The adults all have the same basic body type—the classic 'scarab beetle'—and pretty much follow the same life cycle. Adults emerge in early summer, copulate as they defoliate (most of 'em, that is—some adult beetles don't bother plants at all!) and then the females lay eggs mid to late summer. Japanese beetle females only lay their eggs in sod—so if those are the only grubs you have, your flower roots will be safe. But others, like May and June beetles, lay their eggs in plain old dirt, and their grubs will eat the roots of flowers and veggies.
Anyway, the eggs hatch quickly, the grubs feed on roots (grass for most, but ornamental plants for some), go through three fast molts and are about an inch long and eating a ton by Fall. When the weather chills, they drop below the frost line, moving back up when the soil warms in Spring.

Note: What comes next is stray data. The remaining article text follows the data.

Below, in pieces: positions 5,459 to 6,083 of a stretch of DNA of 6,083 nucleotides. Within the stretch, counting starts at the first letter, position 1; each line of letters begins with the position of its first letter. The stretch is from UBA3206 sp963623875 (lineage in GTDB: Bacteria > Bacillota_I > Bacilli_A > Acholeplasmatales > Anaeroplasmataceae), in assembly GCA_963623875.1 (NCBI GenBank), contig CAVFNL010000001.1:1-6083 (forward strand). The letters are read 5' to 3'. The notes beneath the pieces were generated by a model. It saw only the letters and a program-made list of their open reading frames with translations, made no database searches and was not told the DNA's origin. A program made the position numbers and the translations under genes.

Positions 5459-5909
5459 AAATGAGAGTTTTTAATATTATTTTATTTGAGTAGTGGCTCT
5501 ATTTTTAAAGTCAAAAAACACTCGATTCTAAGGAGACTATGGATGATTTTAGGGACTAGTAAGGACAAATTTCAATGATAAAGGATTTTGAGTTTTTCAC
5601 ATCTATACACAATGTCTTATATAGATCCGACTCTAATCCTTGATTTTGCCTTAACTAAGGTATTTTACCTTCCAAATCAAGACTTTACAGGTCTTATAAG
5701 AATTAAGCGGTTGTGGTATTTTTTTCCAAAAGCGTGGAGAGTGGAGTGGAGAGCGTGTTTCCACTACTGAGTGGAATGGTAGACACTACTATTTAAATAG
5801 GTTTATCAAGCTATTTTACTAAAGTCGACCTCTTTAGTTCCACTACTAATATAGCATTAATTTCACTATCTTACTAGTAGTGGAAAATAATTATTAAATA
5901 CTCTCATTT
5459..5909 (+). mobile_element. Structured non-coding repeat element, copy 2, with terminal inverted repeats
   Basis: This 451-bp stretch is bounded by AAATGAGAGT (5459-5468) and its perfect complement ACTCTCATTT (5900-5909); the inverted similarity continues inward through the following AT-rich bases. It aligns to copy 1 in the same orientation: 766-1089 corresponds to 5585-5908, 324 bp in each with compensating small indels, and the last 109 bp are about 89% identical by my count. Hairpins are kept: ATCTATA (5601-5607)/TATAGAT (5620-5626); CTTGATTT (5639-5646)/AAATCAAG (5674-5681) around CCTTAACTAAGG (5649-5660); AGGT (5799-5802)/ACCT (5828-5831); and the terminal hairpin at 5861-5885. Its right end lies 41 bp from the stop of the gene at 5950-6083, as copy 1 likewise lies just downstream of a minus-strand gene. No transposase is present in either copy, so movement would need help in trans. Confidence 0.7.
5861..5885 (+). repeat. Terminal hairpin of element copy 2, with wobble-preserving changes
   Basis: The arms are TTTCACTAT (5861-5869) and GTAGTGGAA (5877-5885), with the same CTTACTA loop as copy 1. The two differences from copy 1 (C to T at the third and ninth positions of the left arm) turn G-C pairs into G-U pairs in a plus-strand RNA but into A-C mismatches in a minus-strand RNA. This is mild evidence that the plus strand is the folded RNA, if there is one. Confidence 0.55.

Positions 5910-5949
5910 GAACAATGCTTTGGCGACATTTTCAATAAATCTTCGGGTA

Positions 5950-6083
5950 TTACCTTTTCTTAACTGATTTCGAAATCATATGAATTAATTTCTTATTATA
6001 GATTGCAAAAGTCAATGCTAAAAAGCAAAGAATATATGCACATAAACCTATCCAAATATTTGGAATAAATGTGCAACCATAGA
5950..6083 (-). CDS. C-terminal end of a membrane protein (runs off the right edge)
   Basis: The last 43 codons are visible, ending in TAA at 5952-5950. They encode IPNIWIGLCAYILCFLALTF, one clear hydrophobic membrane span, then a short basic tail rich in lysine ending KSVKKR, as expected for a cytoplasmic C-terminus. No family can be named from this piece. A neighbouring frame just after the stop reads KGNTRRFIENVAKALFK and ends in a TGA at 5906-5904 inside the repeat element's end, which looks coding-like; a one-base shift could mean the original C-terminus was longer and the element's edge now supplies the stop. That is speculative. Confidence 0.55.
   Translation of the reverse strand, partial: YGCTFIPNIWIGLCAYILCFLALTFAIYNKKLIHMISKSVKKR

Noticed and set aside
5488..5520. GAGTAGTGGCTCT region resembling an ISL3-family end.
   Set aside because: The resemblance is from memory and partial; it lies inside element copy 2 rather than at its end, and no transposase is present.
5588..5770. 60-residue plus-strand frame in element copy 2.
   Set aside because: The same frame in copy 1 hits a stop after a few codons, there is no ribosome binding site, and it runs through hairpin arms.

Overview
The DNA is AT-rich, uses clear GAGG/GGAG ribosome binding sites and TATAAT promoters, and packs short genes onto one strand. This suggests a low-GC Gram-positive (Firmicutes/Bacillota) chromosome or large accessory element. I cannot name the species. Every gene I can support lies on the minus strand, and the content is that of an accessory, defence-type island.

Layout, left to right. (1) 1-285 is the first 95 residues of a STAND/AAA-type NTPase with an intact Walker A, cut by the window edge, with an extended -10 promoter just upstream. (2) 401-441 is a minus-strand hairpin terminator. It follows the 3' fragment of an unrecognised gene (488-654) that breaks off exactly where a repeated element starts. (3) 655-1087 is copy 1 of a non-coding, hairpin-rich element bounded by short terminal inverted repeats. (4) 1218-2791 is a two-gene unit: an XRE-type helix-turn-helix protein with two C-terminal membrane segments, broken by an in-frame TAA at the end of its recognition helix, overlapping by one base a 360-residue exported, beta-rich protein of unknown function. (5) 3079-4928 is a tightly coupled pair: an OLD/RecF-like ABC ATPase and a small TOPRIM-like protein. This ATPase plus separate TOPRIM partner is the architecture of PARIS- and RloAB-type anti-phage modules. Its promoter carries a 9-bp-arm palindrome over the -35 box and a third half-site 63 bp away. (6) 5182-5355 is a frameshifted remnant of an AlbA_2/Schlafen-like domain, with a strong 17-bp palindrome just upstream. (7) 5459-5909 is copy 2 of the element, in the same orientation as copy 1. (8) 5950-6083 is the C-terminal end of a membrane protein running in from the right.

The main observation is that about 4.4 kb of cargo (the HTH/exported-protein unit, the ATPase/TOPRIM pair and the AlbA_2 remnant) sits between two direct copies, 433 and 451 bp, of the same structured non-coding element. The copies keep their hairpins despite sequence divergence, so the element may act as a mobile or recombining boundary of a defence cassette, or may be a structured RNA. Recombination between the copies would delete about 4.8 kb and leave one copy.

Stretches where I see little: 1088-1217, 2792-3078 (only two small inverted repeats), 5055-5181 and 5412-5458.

Large numbers of grubs feeding in a lawn will cause brown patches that look like drought stress to appear in late summer. To make sure that grubs are the cause, lift up these dead areas when the pests are close to the surface—in general, August and September in the Fall, and April and May in the Spring (as soon as soil temps reach 60 degrees). Got grubs? You have two good options to knock them out before beetles fly this season.
"The Spikes of Death" is the nickname a researcher gave those lawn-aerating sandals you see in garden catalogs (just search the term "lawn aerating sandals" on the web). Now, these things don't aerate lawns—you need to pull up plugs of earth to do that; but they are the perfect length to spear grubs when the pests are close to the surface. Just walk overtop of your brown patches this Spring when a soil thermometer says the dirt is 60 degrees and you'll kill more grubs than an insecticide. Same thing in the Fall. Be sure and think good thoughts as you dance.